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Remote Manipulator System Force Torque Sensor (RMS-FTS)

Remote Manipulator System Force Torque Sensor (RMS-FTS)
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Remote Manipulator System Force Torque Sensor (RMS-FTS)
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The Space Shuttle's Remote Manipulator System (RMS) arm has proved itself to be critical in the success of several space missions, notably the Solar Max satellite repair and Hubble telescope refurbishment. The RMS Force Torque Sensor (RMS-FTS) was a flight instrument that served as an enhancement to the RMS arm by providing the detection of forces and torques acting upon the arm when in contact with other objects. The RMS-FTS was flown successfully as part of the Dextrous End Effector system, developed at NASA-JSC for onboard the STS-62 shuttle mission of March 4, 1994.

Two major elements comprised the RMS-FTS, a sensor element containing strain gauges and a data acquisition electronics unit that attached to the RMS arm near the wrist joint. The sensor element was designed and fabricated at JPL, and the on-board computer and display unit manufactured by the Southwest Research Institute. Force/torque data transmitted from the sensor element was received by an on-board computer element which provided the information to operators.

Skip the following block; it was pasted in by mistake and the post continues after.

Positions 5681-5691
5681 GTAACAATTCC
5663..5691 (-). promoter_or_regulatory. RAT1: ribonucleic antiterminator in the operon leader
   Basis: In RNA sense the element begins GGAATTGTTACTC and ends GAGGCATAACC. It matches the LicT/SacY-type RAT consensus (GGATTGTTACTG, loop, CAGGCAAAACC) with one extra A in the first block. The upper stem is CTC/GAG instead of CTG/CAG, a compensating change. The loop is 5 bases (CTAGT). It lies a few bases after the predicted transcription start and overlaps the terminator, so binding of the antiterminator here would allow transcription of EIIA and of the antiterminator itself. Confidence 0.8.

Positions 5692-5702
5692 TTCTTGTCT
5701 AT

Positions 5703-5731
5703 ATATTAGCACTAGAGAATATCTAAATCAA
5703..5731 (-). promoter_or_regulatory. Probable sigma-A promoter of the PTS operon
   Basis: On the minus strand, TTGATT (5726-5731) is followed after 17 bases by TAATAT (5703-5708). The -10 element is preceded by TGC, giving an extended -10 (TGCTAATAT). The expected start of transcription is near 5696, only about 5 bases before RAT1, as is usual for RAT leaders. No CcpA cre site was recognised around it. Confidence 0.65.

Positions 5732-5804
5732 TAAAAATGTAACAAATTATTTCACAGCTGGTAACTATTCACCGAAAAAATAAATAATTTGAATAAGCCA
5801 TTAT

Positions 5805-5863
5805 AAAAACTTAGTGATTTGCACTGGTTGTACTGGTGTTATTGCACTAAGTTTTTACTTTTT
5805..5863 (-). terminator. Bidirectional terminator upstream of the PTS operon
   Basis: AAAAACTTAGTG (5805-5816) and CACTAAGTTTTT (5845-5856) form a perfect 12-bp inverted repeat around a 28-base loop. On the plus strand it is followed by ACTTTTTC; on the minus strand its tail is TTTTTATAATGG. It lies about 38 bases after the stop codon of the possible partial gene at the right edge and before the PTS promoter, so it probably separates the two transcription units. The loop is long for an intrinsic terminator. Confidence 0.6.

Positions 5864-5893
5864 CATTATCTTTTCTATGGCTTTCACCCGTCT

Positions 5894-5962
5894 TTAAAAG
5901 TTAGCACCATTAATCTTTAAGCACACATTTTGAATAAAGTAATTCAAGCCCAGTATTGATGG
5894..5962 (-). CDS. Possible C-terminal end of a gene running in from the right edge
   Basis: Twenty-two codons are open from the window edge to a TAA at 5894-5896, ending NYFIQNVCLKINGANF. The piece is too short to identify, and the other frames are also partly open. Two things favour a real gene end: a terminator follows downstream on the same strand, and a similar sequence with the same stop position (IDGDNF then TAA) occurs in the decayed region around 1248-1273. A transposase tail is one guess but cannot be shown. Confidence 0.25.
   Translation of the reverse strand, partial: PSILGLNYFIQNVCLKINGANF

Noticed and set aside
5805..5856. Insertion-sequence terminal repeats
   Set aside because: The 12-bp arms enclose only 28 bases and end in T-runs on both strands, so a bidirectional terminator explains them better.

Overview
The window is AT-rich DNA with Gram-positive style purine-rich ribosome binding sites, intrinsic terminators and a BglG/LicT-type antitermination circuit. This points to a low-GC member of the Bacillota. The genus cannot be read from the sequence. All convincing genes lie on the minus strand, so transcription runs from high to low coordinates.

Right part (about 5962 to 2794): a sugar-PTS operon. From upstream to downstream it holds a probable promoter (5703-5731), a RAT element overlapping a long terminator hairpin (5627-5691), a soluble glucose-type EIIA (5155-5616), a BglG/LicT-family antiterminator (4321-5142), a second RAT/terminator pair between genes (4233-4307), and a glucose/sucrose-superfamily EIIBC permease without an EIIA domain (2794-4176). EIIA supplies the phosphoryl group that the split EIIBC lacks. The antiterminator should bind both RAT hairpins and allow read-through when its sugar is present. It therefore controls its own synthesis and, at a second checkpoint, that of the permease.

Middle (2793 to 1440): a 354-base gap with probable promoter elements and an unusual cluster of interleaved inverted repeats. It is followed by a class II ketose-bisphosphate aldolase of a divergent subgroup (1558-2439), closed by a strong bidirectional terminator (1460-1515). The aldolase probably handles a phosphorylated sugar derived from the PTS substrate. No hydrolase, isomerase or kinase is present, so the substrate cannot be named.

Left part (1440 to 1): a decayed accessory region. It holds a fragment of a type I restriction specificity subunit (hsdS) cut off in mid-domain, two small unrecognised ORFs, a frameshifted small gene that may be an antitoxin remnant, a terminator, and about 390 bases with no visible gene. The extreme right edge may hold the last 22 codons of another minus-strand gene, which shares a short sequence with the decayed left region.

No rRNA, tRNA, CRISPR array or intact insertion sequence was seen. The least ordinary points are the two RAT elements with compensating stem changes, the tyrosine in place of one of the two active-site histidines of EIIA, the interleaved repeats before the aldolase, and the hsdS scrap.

Graphical and numerical displays were used to give the operator visual force feedback during manipulator operations involving constrained motion. This allowed the performance of operations requiring very small amounts of force (5 - 50 lbs). At times when comprehensive views of the worksite were not available, the force torque sensing provided a sense of 'touch' to augment visual data in operations such as mating and de-mating connectors. Balancing end-effector forces and torques also aided in positioning and alignment of the RMS arm in preparation for insertion and detachment tasks. The magnitude and direction of excessive forces imposed by, or on the RMS arm, could be detected in real time, enabling immediate corrective action to be taken.

To control the system, keyboard commands were input to the on-board computer element in flight to enable functions such as display formatting, strain gauge offset compensation, and reference frame manipulations of translation and rotation. In-flight engineering performance data was recorded for subsequent analysis by ground personnel.

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